"I think that if you like something then that's good enough to make things mix. I'm not in favour of having all things modern or all things period," she says.
In the older parts of the house she has accentuated many period features. Nancy suggested adding shutters to the old casement windows, instead of putting up curtains. It's a lovely period touch that also makes the windows appear larger.
In the new parts of the house the windows are large and modern and the doors are fully glazed, allowing the light to flood in. In the master bedroom Deirdre has made use of double French doors opening onto a balcony and a door-height rear window to afford her spectacular views of her cottage garden, cascading with flowering shrubs, apple and hazel trees and bobbing hollyhocks, lupins and foxgloves, and the panoramic landscape beyond.
The quality of light is the joy of this house, and Deirdre has decorated in gentle sandy and stone tones that reflect the light, open up the spaces and create a neutral background for both period and contemporary features.
She has used Farrow and Ball's irresistibly named 'Clunch' for most of the rooms, subtly adding a little black here and there to change the tone slightly from the upper floor to the ground floor, from the walls to the skirting boards.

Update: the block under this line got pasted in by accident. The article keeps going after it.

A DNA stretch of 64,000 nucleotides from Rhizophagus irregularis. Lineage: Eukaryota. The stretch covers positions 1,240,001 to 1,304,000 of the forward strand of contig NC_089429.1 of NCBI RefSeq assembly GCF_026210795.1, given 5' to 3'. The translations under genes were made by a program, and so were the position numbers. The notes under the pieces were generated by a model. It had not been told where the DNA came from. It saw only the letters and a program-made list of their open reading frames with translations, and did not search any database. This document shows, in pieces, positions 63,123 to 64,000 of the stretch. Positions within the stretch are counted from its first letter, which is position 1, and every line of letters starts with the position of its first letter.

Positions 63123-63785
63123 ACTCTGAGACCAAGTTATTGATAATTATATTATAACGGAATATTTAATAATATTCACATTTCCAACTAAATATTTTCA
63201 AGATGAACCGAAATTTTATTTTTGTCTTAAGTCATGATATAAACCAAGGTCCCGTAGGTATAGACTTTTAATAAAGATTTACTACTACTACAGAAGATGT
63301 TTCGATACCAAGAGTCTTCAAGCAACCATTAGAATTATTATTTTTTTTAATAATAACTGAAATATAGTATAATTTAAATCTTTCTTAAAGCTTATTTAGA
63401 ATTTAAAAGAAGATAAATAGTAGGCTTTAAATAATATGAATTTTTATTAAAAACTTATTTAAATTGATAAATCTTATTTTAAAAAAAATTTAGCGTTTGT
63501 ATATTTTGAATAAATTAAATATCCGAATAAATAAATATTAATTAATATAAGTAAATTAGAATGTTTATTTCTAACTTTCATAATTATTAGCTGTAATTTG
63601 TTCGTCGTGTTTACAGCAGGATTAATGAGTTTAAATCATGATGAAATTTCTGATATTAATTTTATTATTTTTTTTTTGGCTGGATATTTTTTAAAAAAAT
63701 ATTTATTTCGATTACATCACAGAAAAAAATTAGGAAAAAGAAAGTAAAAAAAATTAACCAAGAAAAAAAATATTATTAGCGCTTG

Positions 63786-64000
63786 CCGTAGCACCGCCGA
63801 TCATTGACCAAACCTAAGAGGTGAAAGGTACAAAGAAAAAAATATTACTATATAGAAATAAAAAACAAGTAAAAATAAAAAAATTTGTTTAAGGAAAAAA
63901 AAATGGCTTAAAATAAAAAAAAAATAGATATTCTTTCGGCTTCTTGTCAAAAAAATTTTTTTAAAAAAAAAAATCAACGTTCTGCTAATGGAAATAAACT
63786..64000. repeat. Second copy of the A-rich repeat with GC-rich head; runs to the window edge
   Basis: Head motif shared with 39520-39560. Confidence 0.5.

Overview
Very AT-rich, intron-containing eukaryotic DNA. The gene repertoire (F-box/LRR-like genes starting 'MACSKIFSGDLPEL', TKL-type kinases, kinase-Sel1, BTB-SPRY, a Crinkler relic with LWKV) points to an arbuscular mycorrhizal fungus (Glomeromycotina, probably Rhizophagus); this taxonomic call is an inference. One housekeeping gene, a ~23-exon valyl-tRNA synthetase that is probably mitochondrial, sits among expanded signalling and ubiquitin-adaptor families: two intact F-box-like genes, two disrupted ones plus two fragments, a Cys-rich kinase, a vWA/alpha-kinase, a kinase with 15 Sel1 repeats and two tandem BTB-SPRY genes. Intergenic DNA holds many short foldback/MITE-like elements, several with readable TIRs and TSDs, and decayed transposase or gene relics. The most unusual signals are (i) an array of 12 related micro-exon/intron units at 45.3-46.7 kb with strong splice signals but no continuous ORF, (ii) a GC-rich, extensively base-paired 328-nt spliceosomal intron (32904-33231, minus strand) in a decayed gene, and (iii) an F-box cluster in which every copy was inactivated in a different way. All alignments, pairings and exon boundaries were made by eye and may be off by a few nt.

In contrast walls in the dining room have been decorated in cream and sand striped Farrow and Ball wallpaper, a soothing backdrop for the dramatic, large, gilt-framed portrait painting of an unknown cleric who imperiously peers down on dinner guests below.
Deirdre picked up the portrait for £10 from a junk shop many years ago. It's one example of the quirky knick-knacks she has collected over a lifetime of poking around antique markets and car boot sales. They inject a distinctive personality to her home.
Blue and white china, glassware, a little glass case heaving with Victorian travel mugs is a charming touch to the guest bedroom for an example.
"Most of my china is chipped or broken. I couldn't afford to get the good stuff. I never paid more than £10 for the little mugs but I adore them," she says.
A dab hand with the needle Deirdre has rustled up most of the soft furnishings, from cushions covers and curtains to upholstery. She based the beautifully embroidered bedspread adorning the antique French bed in the master bedroom on the famous gardens of Villandry, France. It's dotted with rows of tiny vegetables and herbs - carrots, beetroots, cabbage, basil - all carefully stitched by hand.
Deirdre's own garden started life as a muddy and rubbish-strewn bank. A digger spent a week clearing the rubbish and shaping and flattening the soil. While the rear garden is relaxed in style, the front is more formal with a thick fringe of sweet lavender and a curtain of pleached hornbeam. The old broken floor tiles from the house have been recycled in the garden.
Since the renovation the house has been listed, including the fanlight, above the double opening front door, which Deirdre had made and installed. She finds this an endless source of amusement, but it's a credit to her sharp eye for detail and insistence on the use of only quality natural materials.

Most Read

Most Read

Latest from the Shropshire Life